The Adventures of Huckleberry Finn | Literature Criticism Critical Essay by Jocelyn Chadwick-Joshua

This literature criticism consists of approximately 30 pages of analysis & critique of The Adventures of Huckleberry Finn.
This section contains 8,859 words
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Critical Essay by Jocelyn Chadwick-Joshua

SOURCE: Chadwick-Joshua, Jocelyn. “Whah Is de Glory?: The (Un)Reconstructed South.” In The Jim Dilemma: Reading Race in Huckleberry Finn, pp. 115-35. Jackson, Miss.: University Press of Mississippi, 1998.

In the following essay, Chadwick-Joshua discusses what the character of Jim reveals about post-Reconstruction America and the persistence of racial stereotypes.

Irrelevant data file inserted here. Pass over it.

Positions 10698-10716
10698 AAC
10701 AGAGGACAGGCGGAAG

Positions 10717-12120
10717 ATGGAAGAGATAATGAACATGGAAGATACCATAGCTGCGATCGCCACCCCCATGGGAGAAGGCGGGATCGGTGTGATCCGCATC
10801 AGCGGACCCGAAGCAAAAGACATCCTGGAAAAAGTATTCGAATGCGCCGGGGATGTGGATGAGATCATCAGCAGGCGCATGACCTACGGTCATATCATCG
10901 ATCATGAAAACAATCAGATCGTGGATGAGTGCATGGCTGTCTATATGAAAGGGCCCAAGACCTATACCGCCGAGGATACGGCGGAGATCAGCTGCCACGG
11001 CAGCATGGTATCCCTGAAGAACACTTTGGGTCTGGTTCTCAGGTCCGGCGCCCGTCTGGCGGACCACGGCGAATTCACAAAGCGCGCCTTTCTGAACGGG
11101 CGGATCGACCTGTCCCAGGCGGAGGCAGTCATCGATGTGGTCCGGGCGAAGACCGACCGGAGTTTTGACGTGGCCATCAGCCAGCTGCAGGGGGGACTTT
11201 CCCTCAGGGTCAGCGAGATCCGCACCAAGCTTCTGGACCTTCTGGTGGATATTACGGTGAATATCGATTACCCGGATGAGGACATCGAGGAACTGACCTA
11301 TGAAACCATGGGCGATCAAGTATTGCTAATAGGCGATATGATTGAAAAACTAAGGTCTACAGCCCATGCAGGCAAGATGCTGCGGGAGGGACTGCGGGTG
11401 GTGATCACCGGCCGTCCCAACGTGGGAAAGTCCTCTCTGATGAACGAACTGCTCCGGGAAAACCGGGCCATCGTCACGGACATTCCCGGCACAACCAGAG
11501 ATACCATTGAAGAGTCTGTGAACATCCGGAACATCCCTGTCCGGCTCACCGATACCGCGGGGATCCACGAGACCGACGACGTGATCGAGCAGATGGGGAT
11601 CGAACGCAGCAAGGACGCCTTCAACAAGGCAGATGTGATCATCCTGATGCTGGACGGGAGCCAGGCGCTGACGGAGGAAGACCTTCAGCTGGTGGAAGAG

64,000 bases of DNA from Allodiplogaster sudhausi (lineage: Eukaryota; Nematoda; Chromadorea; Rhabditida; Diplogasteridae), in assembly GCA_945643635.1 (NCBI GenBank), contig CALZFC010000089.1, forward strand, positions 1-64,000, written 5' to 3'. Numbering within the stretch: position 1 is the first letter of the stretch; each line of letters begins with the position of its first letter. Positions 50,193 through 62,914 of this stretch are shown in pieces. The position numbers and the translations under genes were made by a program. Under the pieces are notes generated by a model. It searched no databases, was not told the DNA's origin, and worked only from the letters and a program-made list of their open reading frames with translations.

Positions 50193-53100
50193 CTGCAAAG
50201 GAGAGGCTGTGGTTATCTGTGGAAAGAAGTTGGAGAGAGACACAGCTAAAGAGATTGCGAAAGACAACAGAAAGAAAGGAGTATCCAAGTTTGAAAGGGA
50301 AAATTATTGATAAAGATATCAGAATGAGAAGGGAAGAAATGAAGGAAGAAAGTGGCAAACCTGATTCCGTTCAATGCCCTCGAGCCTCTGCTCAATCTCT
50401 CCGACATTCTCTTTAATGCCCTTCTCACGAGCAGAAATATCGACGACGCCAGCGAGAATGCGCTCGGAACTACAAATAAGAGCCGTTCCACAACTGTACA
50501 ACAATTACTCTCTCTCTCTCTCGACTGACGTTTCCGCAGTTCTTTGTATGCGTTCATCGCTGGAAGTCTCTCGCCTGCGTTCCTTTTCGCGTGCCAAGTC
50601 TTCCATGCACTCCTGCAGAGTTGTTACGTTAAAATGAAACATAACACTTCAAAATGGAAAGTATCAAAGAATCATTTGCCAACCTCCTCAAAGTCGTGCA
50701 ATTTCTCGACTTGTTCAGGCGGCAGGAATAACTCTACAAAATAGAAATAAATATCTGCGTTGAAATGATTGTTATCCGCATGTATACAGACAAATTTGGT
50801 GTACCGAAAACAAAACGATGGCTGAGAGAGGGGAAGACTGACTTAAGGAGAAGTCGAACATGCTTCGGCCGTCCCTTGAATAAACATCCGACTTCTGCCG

All the experiences of the central section have prepared Huck for the final conflict, his decision to free Jim from being made a slave “again all his life … amongst strangers … for forty dirty dollars” (269). With that resolution, Huck casts off his old cultural beliefs and embraces new ones that feel right. Having watched Huck grow, we know that this decision is not predicated on whether freeing is convenient or comfortable. But the bitter satire of the human condition in the final...

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This section contains 8,859 words
(approx. 30 pages at 300 words per page)
Buy the Critical Essay by Jocelyn Chadwick-Joshua